Raw Tape / Re: Quantegy 478 for music recording!
« on: May 04, 2010, 02:29:18 PM »
Hi Ki,

I checked with Jeff at Encore Data Products, and he tells me a few of the SM900's are stocked on the premises (2" and 1/2", I think).  All the rest are shipped directly from RMGI's warehouse in Indiana.  This is probably a good thing for tape with lower turnover, so that the tape shipped is as fresh as possible.  Everything listed on their website is available.  My experience with them has been that if something is backordered, it is shown as "out of stock" on the website.


Raw Tape / Re: Quantegy 478 for music recording!
« on: May 04, 2010, 10:53:00 AM »
Encore Data Products also carries RMGI 468.

They stock it in 600 LF 5" plastic reels (the same as US Recording) and also stock it in larger 1200 LF 7" plastic reels and 2500 LF plastic reels, metal reels, and pancakes.  Also wider tape widths, if you need that.  Good prices and free shipping, too.  I have ordered cases of SM 911 from them several times and have been very happy with their service.  Jeff was the guy I talked with.  Full disclosure -- I am not associated with them in any way other than as a happy customer.

Possibly a good alternative supplier?


Tape Tech / Re: Power cord sonic improvement potential?
« on: March 19, 2010, 12:25:19 PM »
Is replacing the last 6 feet or so of power cable with audiophile cable good enough?  Or do you have to keep going and replace hundreds of feet of non-audiophile NMC cable in the wall, too?  After all, it's not like the power source starts where you plug the thing in.  I've never understood the claims for audiophile power cords.

General Discussion / Re: Any Freight / Shipping company recommendations?
« on: December 11, 2009, 01:03:30 PM »

If the shipping weight, including packaging, is 150 lb or less you can ship it by a delivery service such as Fedex, UPS, etc.  Heavier packages or packages larger than a combined length plus girth of 165 inches must ship by freight.

For freight shipping, I had good luck with  They are freight brokers who deal with many freight carriers.  I found them to be very knowledgable and helpful, and I thought I got good pricing from them.  Their discount was better than I could get on my own.  Shipping costs weren't too bad, but I had to pay an extra $60 fee for a lift gate at the shipper's end since they didn't have a loading dock.  I was shipping business to business, but there would have been another fee if either end was a residence.

If you are checking freight costs, be sure you know what freight class is being quoted.  Higher classes are supposed to represent a higher degree of handling difficulty and of course a higher cost.  My shipment was based on freight class 110, and I was told this is appropriate for tape machines.  I specified nothing be stacked on top of the machine -- I don't know if that is part of freight class 110 or not.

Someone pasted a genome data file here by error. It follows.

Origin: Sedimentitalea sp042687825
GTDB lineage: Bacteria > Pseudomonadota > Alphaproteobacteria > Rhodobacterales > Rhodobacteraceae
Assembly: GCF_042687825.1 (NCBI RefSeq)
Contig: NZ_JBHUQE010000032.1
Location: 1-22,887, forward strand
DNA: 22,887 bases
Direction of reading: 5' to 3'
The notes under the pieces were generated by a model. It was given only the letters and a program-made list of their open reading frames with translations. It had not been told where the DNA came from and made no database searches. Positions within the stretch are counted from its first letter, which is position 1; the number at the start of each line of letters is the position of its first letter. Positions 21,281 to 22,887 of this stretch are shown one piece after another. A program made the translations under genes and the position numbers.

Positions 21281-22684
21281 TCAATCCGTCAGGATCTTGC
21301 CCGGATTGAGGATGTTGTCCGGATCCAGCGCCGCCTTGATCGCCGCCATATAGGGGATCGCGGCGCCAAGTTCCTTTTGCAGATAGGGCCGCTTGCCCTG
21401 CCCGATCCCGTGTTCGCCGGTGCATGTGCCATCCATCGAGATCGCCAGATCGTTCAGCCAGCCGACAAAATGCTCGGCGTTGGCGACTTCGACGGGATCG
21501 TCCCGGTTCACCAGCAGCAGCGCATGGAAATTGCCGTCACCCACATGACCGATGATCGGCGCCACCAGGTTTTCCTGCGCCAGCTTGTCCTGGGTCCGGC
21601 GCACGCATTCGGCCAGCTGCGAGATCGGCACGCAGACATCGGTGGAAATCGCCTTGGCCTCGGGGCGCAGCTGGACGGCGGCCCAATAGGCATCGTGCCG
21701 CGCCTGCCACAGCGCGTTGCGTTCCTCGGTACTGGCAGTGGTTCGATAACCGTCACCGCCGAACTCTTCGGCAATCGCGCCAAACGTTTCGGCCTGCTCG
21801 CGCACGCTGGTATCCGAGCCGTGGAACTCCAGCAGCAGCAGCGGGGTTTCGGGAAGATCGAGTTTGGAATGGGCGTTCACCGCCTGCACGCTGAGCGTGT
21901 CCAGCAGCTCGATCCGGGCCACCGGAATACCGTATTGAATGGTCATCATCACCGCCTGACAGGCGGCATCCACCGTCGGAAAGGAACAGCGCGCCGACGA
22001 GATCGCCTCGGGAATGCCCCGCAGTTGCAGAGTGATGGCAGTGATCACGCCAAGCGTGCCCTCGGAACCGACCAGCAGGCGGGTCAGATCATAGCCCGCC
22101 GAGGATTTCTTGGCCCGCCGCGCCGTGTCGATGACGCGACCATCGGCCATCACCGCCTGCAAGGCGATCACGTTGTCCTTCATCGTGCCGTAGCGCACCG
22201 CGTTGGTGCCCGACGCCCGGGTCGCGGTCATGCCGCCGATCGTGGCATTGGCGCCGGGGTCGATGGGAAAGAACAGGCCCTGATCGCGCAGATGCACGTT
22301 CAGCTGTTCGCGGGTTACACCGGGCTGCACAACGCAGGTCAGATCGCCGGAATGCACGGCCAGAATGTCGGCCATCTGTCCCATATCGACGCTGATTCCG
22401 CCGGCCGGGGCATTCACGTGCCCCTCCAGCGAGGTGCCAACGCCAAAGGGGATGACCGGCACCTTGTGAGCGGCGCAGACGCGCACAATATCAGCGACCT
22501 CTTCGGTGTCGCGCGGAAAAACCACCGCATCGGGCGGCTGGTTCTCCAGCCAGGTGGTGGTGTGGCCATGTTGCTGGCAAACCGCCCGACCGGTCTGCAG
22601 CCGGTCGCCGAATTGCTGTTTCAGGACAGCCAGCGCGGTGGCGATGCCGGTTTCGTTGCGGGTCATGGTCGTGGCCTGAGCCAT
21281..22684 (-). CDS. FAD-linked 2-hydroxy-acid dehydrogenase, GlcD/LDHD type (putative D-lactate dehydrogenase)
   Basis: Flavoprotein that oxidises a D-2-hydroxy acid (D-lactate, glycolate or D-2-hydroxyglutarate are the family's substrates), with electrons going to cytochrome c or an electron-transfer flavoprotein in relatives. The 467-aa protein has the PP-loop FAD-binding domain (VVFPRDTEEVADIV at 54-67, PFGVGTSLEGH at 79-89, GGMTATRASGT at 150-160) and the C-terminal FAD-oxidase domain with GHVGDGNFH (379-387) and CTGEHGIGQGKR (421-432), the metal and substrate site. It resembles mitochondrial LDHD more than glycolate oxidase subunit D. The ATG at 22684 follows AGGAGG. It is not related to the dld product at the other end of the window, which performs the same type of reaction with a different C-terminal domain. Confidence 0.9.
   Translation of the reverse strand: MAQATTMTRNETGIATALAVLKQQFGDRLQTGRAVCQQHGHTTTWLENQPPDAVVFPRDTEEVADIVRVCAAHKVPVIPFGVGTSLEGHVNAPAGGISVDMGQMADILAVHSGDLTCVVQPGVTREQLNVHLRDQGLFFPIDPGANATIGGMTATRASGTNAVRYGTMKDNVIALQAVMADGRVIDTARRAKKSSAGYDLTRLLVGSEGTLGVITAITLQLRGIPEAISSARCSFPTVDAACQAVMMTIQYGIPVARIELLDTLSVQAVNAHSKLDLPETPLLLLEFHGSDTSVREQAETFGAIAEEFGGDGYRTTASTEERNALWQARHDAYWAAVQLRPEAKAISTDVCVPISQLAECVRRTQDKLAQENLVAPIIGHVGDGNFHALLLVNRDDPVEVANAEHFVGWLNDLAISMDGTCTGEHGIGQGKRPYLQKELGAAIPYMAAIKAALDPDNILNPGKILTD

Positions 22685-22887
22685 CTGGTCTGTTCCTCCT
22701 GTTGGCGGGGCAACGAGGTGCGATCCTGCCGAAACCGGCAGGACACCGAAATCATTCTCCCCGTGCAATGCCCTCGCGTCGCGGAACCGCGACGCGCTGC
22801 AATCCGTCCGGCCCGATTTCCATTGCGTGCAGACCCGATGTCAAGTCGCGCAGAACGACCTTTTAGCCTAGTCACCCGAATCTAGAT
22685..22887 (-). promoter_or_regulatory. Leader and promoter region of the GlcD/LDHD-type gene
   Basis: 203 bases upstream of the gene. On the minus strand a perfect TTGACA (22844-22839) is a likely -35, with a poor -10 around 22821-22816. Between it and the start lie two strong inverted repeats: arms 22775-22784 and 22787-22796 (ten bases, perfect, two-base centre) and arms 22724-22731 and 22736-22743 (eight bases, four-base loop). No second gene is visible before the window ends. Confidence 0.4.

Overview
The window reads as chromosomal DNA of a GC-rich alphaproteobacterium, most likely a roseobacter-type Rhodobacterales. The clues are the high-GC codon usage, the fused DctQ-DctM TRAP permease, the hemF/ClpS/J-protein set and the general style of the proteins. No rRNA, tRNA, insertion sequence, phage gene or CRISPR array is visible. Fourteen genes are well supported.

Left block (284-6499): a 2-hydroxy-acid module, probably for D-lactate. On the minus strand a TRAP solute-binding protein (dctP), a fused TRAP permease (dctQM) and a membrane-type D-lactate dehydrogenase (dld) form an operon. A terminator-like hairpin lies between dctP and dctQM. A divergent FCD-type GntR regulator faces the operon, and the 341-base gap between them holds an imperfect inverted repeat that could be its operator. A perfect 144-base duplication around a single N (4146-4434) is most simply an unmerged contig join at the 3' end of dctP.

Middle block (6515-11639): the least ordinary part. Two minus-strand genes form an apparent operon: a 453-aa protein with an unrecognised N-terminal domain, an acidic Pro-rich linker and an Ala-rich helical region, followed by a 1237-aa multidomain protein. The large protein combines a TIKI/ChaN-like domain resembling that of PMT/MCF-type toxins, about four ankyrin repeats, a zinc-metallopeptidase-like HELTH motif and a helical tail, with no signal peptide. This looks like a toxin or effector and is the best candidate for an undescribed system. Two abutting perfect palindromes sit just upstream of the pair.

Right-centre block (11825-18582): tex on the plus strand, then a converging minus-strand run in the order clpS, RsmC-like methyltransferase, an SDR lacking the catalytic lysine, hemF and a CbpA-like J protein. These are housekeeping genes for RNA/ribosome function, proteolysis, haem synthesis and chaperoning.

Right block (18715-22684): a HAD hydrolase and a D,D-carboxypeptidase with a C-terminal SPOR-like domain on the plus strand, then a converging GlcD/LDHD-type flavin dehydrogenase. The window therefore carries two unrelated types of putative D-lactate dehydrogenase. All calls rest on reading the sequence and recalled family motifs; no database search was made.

Be warned -- the carrier's limit of liability for used machines is only $0.10 per pound no matter what value you declare unless you specifically buy and pay for insurance.  (So if your Studer A827 24-track is destroyed, you'll get less than $100 back!)  Insurance is expensive.  I paid something like $45 per $1000 of coverage with a $100 deductible.

The shipper blanket-wrapped and stretch-wrapped the machine to prepare it for shipping.  We could have added styrofoam boards for more protection, but didn't.  I decided to ship it on it's own casters as a roll-on rather than palletize it.  The only damage was one caster that was ripped from the bottom and mangled.  In hindsight, I think I was lucky that nothing worse happened.

I also shipped another machine using "The Packaging Store".  This is NOT the UPS store (who can handle grandma's vase, but are utterly clueless about packing tape machines).  The Packaging Store is a franchise company handling business machines, antiques, fine art, etc.  The one I used was associated with Parker K. Bailey in Maine.  They handled everything and were outstanding.  I had them crate the machine in a wooden crate.  Crating was expensive and added a lot to the shipping weight, too.  We discussed using a triple-wall RSC (aka "corrugated box") instead, but I don't remember why we didn't go that way.  As I recall, crating costs were around $5 per cubic foot.  I have heard estimates in the range of $5-10.  The machine arrived in absolutely perfect condition.

Another full service company is Craters & Freighters.  They were recommended to me by several people, but I haven't used them.  They may be worth a phone call.

The $600 Mayflower Transit deal sounds like a real bargain!  When I was investigating, I checked with the moving company we use.  Even with our corporate discount, it was going to cost well over $1000 plus insurance.  So I gave up on movers as a possibility.  Maybe I gave up too soon!


Reel to Reel Tape Machines / Re: Otari MX5050 newbie questions
« on: November 09, 2009, 04:07:32 PM »

All the impedance rollers an all my Otari machines are rubber-coated.  I vaguely remember buying a used machine once that had a roller with most (but not quite all) of the rubber missing.  So it could be that the rubber can get hard and lose adhesion with age.  That may be the case with your machine.  I checked with my tech this morning, and he confirmed that all Otaris use rubber-coated impedance rollers.  Since this roller drives the timing circuits, I urge you to have it checked before risking any valuable tapes.